Given the incredible success Clawson had with a workhorse back at Villanova, you'd expect him to settle on one tailback in his first season as coordinator at Tennessee. Instead, he is using a three-man rotation of senior Arian Foster, junior Montario Hardesty and sophomore Lennon Creer.
Over the past three weeks Creer has carried 22 times for 77 yards, Foster 20 times for 64 yards and Hardesty 20 times for 47 yards. That's impressive balance – each guy averaging 7.0 carries per game – but unimpressive production. The cumulative average is just 3.0 yards per carry during that span.
For what it's worth, Foster averaged 17.5 carries per game en route to 1,193 rushing yards in 2007. He carried 20-plus times in five outings. Conversely, his busiest games this fall have been 18 carries (vs. Northern Illinois), 14 carries (vs. Florida), 13 carries (vs. UCLA) and 12 (vs. UAB).
With Tennessee ranking 11th among the 12 SEC teams in rushing offense, some observers blame the lack of production on the fact the Vols rarely give one tailback enough carries for him to find a rhythm.
Showing surprising candor, Clawson concedes that the point has validity.
"There's definitely some truth to that," he said, subsequently adding: "I think there is some merit to the fact that when you play three you don't really let one get into a rhythm and get into the flow of the game."
Tennessee briefly abandoned its three-back attack two weeks ago, giving Creer 12 consecutive carries in the fourth quarter against Mississippi State. He responded by single-handedly moving the Vols 51 yards for a touchdown, posting gains of 10, 10, 9 and 6 yards along the way.
Clawson conceded that the Mississippi State game was an exception to the norm in that "we kept giving Lennon the ball over and over and over and let him get in a rhythm."
Given the success Westbrook enjoyed at Villanova, Foster enjoyed in 2007 and Creer enjoyed vs. Mississippi State, you wonder why Tennessee is reluctant to settle on one tailback this fall.
"We have three guys that deserve to play, and you could argue that we have four with (freshman) Tauren Poole," Clawson said. "If a guy works hard all week in practice and does what you want him to do, we're going to give him an opportunity to perform on Saturday."
Noting that "a lot of teams" rotate their tailbacks, the coordinator says there are some notable benefits.
"The good thing is, you keep them all fresh," he said. "You always have fresh legs going in there. No question, we have three guys who deserve to play and are talented enough to play."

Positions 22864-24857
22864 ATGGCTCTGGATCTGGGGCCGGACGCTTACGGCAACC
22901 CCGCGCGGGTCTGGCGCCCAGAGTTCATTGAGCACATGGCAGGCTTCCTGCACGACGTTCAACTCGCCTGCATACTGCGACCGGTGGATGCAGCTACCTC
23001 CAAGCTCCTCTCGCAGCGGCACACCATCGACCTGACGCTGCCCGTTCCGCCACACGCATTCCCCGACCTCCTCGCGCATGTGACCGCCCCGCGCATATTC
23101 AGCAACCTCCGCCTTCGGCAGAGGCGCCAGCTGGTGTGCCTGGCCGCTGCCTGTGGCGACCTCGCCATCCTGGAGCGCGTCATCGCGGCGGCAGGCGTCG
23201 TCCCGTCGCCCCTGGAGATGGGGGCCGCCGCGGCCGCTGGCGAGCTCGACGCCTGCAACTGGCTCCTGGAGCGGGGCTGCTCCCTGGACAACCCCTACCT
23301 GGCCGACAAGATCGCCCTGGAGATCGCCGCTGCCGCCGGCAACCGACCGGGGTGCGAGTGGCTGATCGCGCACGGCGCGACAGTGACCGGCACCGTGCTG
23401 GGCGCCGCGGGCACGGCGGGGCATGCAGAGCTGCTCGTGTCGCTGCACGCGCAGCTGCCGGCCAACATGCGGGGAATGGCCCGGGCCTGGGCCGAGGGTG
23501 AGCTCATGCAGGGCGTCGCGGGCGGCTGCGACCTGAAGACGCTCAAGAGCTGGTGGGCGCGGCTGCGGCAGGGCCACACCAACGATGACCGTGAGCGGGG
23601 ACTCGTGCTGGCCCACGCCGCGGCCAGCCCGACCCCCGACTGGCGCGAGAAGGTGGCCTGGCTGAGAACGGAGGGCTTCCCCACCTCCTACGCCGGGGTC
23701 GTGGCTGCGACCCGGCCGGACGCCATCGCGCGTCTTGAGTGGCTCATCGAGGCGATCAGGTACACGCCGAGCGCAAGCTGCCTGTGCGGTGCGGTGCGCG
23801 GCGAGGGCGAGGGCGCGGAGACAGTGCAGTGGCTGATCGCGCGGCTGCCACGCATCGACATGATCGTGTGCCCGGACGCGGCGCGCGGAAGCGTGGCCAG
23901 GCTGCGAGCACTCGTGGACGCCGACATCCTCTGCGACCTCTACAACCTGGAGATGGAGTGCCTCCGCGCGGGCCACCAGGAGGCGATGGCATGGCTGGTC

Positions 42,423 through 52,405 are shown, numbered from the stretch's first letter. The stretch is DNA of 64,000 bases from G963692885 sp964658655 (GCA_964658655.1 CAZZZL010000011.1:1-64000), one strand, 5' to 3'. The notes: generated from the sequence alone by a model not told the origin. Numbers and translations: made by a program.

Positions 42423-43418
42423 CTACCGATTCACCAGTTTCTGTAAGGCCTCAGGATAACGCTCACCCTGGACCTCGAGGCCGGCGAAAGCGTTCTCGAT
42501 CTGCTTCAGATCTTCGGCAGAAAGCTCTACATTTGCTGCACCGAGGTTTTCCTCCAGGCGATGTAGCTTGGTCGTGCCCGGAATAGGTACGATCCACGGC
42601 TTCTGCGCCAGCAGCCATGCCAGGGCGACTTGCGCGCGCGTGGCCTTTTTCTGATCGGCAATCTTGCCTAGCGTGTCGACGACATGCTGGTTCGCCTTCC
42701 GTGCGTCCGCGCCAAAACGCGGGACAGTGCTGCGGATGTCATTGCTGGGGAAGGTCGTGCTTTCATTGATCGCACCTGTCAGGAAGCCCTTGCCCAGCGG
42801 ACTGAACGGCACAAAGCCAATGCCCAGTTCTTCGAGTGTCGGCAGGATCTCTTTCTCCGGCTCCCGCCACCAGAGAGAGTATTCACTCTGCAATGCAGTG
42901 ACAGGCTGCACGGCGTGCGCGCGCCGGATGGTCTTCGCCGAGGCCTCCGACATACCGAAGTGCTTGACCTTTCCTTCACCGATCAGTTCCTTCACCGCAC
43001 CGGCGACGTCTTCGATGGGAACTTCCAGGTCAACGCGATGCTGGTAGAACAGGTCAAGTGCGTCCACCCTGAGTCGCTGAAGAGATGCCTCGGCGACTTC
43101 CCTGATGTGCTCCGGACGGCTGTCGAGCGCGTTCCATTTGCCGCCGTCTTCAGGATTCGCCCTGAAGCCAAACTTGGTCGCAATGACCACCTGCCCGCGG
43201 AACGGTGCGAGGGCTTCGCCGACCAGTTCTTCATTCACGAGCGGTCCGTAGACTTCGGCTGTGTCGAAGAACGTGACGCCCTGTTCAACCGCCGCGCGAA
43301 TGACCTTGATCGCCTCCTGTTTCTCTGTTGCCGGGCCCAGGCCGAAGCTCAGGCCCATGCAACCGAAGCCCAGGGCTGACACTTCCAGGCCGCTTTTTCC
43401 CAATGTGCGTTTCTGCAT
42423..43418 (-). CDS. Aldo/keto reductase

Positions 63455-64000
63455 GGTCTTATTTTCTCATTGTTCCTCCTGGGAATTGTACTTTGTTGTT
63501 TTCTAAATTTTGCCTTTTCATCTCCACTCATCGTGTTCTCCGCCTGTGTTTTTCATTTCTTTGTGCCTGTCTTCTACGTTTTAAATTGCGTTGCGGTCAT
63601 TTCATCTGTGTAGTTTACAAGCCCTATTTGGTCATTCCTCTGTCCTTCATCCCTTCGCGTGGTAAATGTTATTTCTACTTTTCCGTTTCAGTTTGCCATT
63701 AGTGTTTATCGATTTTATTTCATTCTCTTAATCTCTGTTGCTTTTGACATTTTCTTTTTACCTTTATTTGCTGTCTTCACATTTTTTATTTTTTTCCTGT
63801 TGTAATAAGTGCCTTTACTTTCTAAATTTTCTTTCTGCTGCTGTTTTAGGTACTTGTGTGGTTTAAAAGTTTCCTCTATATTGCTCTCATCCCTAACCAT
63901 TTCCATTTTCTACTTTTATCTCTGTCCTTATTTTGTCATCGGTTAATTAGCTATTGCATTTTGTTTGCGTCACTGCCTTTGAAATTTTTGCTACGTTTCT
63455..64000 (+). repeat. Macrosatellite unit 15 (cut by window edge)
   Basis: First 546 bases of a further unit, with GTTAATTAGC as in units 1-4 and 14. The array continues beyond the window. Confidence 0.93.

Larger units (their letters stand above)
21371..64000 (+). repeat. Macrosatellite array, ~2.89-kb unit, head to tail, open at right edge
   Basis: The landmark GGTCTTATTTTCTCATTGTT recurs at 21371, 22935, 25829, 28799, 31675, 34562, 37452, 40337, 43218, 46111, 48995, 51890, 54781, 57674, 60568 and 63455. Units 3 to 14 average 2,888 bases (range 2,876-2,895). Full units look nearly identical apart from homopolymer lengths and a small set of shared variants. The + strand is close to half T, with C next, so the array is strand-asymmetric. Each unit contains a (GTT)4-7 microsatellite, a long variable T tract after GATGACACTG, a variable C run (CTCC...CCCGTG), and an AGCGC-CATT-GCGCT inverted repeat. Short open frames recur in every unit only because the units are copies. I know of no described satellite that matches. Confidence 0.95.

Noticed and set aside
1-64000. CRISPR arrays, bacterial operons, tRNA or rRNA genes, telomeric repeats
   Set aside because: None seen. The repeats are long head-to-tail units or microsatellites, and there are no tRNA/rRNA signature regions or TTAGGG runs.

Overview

Still, many observers wonder if the ground game might be more productive with UT giving one guy enough carries to establish a rhythm, as it did with Foster last year.
Tennessee's head coach laughed at the suggestion.
"Then tomorrow, when one guy plays, they'll say, 'Well, you need to be playing three guys.' I can't win that battle," Phillip Fulmer said.
Like Clawson, the head coach believes Foster, Hardesty and Creer earn their carries on the practice field.
"All of them practice hard. All of them go to class. All of them do what they're supposed to do. All of them have ability," Fulmer said. "Some of the abilities are different than others, so we try to make sure they get in the game to (best utilize) what they do in the passing game, a screen, protection or whatever."
The three-back attack didn't work too well last weekend vs. Alabama. Foster (6 carries for 21 yards), Hardesty (8 for 12) and Creer (3 for 7) combined for just 40 yards and a 2.3 per-carry average in a 29-9 loss.
"When you don't run the ball – like we didn't against Alabama – it doesn't look so hot," Fulmer conceded. "Even though the results didn't show it in the numbers, Arian and Montario both had outstanding games for us."
Typically, Fulmer's better teams have relied on one tailback to carry most of the load. Jay Graham had 272 rushes in 1995, Jamal Lewis 232 in 1997, Travis Henry 253 in 2000, Travis Stephens 291 in 2001 and Foster 245 last year. No Vol back is on pace to carry more than 130 times this year.
Asked if he would prefer to have one guy get most of the touches, Fulmer grinned smugly.
"I'd like to have one that rushes about 20 times, makes 150 yards," he said. "Then the next rushes about 10 and gets about 85, and then the young one gets in and gets five or six carries for 50.
"That's my preference."